On our way north through the mountains we take a few more opportunities to snap some shots of this beautiful region. By the time we reach Stepantsminda it is already getting late, so we find a guest house. Our clothes are due a wash and fortunately our hosts have a washing machine we can use. We’ll have to stay an extra day for everything to dry though.
Over dinner in town we get to meet some more interesting people. We share a table with an Israeli couple who are originally from Latvia and Ukraine and at the table behind us is an Iranian family and a bit later we are joined by 4 Russian colleagues that are taking a holiday together. It is a very pleasant evening.
The next day is spent drying our clothes, doing some maintenance and checks on the motorbikes, uploading pictures and updating the blog. When we are getting ready to go out for some dinner again our host invites us over for a glass of Chacha. As could be expected one turns into two and then three, … All accompanied by an assortment of snacks and food. By the time the bottle is empty we’re not really hungry anymore.
After exchanging our last Georgian Laris for Russian Rubles we make our way to the border the next morning. Again the queue of trucks waiting to get across is massive. Not quite as long as we saw when entering Georgia from Turkey, but still we don’t feel like waiting in line and start making our way to the front. In a few places the road is too narrow for 2 way traffic and soldiers are regulating the flow of traffic to make sure no-one blocks the road. We get waved through. There’s repairs going on in the section that suffered a major land slide only weeks before. The road has been cleared, and with this being the only road between Georgia and Russia a lot of effort is being spent on making the necessary repairs.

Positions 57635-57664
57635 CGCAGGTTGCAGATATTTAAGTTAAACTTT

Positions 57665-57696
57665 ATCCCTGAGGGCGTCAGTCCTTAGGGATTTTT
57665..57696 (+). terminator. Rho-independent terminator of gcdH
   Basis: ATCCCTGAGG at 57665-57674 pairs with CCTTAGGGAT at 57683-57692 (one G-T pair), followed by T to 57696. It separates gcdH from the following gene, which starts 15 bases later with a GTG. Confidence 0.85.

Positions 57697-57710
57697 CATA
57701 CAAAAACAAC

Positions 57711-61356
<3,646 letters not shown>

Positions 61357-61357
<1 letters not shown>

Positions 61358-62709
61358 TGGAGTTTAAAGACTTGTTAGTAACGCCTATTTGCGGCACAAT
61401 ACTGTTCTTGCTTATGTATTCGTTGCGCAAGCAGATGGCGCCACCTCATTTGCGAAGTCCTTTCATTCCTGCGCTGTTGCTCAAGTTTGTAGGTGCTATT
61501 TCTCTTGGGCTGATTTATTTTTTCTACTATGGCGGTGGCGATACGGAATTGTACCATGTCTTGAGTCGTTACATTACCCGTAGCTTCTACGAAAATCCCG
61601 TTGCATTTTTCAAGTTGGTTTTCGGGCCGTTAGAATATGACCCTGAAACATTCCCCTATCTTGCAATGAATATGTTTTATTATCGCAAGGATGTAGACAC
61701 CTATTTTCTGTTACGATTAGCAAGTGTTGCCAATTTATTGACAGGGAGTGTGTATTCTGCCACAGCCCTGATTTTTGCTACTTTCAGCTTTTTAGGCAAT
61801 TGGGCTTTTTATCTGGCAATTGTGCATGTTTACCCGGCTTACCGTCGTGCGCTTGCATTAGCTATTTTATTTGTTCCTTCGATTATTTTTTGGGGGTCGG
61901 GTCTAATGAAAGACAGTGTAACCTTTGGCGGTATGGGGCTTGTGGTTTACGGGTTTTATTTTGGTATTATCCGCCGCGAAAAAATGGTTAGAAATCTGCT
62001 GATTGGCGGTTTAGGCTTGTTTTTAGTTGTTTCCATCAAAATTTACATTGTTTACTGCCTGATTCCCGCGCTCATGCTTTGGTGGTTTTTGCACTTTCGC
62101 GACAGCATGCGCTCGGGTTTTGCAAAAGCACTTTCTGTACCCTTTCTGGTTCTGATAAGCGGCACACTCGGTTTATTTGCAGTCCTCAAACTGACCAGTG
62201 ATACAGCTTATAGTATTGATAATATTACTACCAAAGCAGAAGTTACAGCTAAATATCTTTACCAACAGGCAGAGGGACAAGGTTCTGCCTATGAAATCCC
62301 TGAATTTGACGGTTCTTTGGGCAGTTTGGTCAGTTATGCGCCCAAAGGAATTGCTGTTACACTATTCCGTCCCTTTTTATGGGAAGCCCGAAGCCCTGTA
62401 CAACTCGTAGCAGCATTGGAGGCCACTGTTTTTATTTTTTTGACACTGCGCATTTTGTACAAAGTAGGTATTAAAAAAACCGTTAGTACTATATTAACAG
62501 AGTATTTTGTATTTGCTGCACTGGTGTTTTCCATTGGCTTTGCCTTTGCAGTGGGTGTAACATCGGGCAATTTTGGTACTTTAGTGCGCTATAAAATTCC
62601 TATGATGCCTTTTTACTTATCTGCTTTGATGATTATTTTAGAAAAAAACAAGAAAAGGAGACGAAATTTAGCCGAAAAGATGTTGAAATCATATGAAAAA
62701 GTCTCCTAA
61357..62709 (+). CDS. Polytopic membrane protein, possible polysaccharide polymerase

The Georgian side of the border processes us very quickly and efficiently. On the Russian side it takes a lot longer. There’s a lot of paperwork and we get continuous questions about our business visas. After a few experienced guards they even send in a young newbie to have a go. We keep giving the same answers about our purpose and intentions. In the end they give up and let us continue to customs. After filling out the motorcycle import paperwork (in Cyrillic) Sofie is given the green light, but the customs officer sends me back. He thinks the M I wrote in the license plate field looks too much like a Cyrillic П and makes me fill out the paperwork again (in duplicate). He is rather stern and unfriendly, but when I come back and make a joke that my new papers deserve an отлично (Russian highest score in school), he melts. With a broad smile he stamps the paperwork and wishes me a good trip after telling me were to get insurance. We’re in Russia!